I am here in the States. I made it here safely. I have eaten a sandwich that, all kidding aside, I think involved three quarters of a cow in the form of corned beef. Amazing. ( I didn't ask for a sandwich made of nearly a whole cow, I just asked for a sandwich. The prices seemed a little extortionate, but after they handed me a sandwich, I knew why.) Hopefully, my Mother, Sister and Aunts will also make it here safely and we will have a wondeful time frolicking through Efrog Newydd and the surrounding areas.


March 29, 2007

Happy End of March!

Tomorrow is my last Welsh class. Fory mae e'n dosbarth cymraeg olaf. I'm a little sad about it. But, if you've been following (and recently, missing) my Welsh updates, have no fear. My arholiad cymraeg is on May 11th and due to spotty attendance the last month or so, I have a lot of reviewing (Welsh English speakers read: revising) to do to prepare for the exam. So, This Week in Welsh will probably be even better, if not more frequent than before.


I have also just booked tickets to spend a fortnight in the States. Since I've not been home in something like seven months, I'm ridiculously excited about it. Ridiculously. Now, I hate to be that arrogant person that seems all high and mighty and act like "just everyone wants to see me!" but, if you read this, and you want to hang out if you could email me and let me know when you will be free from April 22nd until May 2nd so that I can come up with a tentative plan. A fortnight goes awful fast and I don't want to miss anyone.

February 08, 2007

This Week In Welsh:Stuff I should have learned ages ago

Wow, its been awhile since I've done one of these things. And, that is a shame because Welsh really is a fun language. I could go into all the different things that we've learned recently: the future, how the say things in the passive, commands, or even the conditional. But, I'm not going to. Instead, I'm going to harken back something I found while flipping through my notes while preparing a list for some new flash cards.

Rhestri Defnyddiol.

That means "Useful Lists" and it was a hand out that I received on September 20th. Its full of things that I should have learned way back then but somehow haven't. Important things, like the months of the year and slightly less important things like the names of the colors.

Dyddiau'r Wythnos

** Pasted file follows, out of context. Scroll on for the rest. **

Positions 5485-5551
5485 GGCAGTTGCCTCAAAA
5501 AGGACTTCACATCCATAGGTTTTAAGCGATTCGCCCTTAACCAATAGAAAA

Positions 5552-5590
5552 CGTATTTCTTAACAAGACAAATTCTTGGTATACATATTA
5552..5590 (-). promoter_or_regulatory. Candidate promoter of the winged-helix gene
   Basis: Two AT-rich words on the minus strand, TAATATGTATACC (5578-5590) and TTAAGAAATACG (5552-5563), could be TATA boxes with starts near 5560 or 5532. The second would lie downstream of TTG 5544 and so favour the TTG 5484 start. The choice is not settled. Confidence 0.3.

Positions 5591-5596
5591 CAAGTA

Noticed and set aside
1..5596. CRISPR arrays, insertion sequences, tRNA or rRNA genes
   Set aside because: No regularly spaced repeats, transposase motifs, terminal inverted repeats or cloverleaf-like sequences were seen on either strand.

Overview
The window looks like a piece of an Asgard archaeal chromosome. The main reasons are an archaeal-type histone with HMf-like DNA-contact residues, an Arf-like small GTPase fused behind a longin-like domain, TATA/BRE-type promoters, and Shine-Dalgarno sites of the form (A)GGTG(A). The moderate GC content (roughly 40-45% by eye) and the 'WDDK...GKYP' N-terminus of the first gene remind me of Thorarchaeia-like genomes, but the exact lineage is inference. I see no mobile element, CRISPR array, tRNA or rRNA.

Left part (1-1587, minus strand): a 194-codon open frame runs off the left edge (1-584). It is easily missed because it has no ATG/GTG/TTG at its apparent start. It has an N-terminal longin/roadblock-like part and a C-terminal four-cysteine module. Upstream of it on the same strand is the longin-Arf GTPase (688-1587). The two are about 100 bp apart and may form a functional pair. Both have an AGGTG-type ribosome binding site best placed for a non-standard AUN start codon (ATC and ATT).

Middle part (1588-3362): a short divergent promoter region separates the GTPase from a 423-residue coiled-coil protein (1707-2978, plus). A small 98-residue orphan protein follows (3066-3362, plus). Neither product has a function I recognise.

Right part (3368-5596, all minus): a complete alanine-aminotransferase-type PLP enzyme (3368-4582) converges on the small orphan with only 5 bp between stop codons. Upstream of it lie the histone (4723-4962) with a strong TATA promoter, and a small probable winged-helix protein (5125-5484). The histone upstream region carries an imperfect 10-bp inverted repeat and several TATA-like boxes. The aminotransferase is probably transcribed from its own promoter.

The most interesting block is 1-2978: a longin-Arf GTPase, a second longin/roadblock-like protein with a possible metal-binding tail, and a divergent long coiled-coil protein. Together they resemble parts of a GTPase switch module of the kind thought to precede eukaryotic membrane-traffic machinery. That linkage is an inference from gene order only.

Days of the Week.

Now, the days in Welsh are, surprisingly enough named after planets. This is pretty typical. But, atypically, the Welsh divide the word "day" from the planet name which allows them to replace it with the word "night" should that be the time period they wish to describe. This is rather handy because there really is no need to say "Sunday night" except that the words "sun" and "day" have become fused in the lexicon and both required to refer to Sunday at all. (I'll save the long digression on formulaicity for another post.)

Without further ado, the Days (and Nights) of the Week:

Dydd Sul said: "Deeth Seal": Sunday
Nos Sul said: "Nohs Seal": Sunday Night
Dydd Llun said: "Deeth Llean": Monday
Nos Lun said: "Nohs Lean": Monday Night
Dydd Mawrth said: "Deeth Maorth": Tuesday
Nos Fawrth: said "Nohs Faorth": Tuesday Night
Dydd Mercher: said: "Deeth Mehrchehr": Wednesday
Nos Fercher: said: "Nohs Fehrchehr": Wednesday Night
Dydd Iau: said: "Deeth Eey-eye": Thursday
Nos Iau: said: "Nohs Iau": Thursday Night
Dydd Gwener: said "Deeth Gwen-air": Friday
Nos Wener: said "Nohs When-air": Friday Night.

It should be noted that the second and/or unstressed syllables are not reduced, even though your English-speaking mouth will want to.

They are used, just like we'd use them in English. They are days of the week, after all. So, Monday Night Football would be Pel-droed Nos Lun, although, it would mean something completely different to most Welsh speakers.

On to our next Rhestri Defnyddiol, Misoedd or "Months of the Year":

Like the days of the week, it is common to say Mis (said: "Mees", which rhymes with the English word "Piece".) This may be because some of the months are also named after planets and it helps make a distinction. But, it might not.

Mis Ionawr: January
Mis Chwefror: February
Mis Mawrth: March
Mis Ebrill: April
Mis Mai: May
Mis Mehefin: June
Mis Gorffennaf: July (Gorffennaf literally means "End of Summer", in case you were curious)
Mis Awst: August
Mis Medi: September
Mis Hydref: October (Hydref is also used to mean "The Autumn", as we will see.)
Mis Tachwedd: November
Mis Rhagfyr: December

Which leads up to the next list (one of which we've already seen), Y Tymhorau or "The Seasons":

Y Gwanwyn: The Spring
Yr Haf: The Summer
Yr Hydref: The Autumn
Y Gaeaf: The Winter

So, now that you've seen Yr Haf and Gorffennaf, I'm sure you've rightly deduced that the verb "to finish, or to end" is "Gorffen". You really are quite clever, you know.